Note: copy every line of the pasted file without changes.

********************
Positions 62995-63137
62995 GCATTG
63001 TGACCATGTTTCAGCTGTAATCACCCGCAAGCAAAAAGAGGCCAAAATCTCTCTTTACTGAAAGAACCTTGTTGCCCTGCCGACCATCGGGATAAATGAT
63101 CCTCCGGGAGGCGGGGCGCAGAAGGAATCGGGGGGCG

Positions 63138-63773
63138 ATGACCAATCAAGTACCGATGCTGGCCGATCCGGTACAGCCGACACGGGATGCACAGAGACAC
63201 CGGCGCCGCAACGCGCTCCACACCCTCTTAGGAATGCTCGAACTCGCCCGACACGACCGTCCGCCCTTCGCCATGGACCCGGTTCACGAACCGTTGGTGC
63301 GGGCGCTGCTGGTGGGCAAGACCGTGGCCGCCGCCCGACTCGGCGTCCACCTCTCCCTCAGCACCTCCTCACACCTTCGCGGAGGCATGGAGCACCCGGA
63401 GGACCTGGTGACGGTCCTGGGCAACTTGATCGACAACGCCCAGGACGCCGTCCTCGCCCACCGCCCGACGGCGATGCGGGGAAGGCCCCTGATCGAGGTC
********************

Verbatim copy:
Positions 62995-63137
62995 GCATTG
63001 TGACCATGTTTCAGCTGTAATCACCCGCAAGCAAAAAGAGGCCAAAATCTCTCTTTACTGAAAGAACCTTGTTGCCCTGCCGACCATCGGGATAAATGAT
63101 CCTCCGGGAGGCGGGGCGCAGAAGGAATCGGGGGGCG

Positions 63138-63773
63138 ATGACCAATCAAGTACCGATGCTGGCCGATCCGGTACAGCCGACACGGGATGCACAGAGACAC
63201 CGGCGCCGCAACGCGCTCCACACCCTCTTAGGAATGCTCGAACTCGCCCGACACGACCGTCCGCCCTTCGCCATGGACCCGGTTCACGAACCGTTGGTGC
63301 GGGCGCTGCTGGTGGGCAAGACCGTGGCCGCCGCCCGACTCGGCGTCCACCTCTCCCTCAGCACCTCCTCACACCTTCGCGGAGGCATGGAGCACCCGGA
63401 GGACCTGGTGACGGTCCTGGGCAACTTGATCGACAACGCCCAGGACGCCGTCCTCGCCCACCGCCCGACGGCGATGCGGGGAAGGCCCCTGATCGAGGTC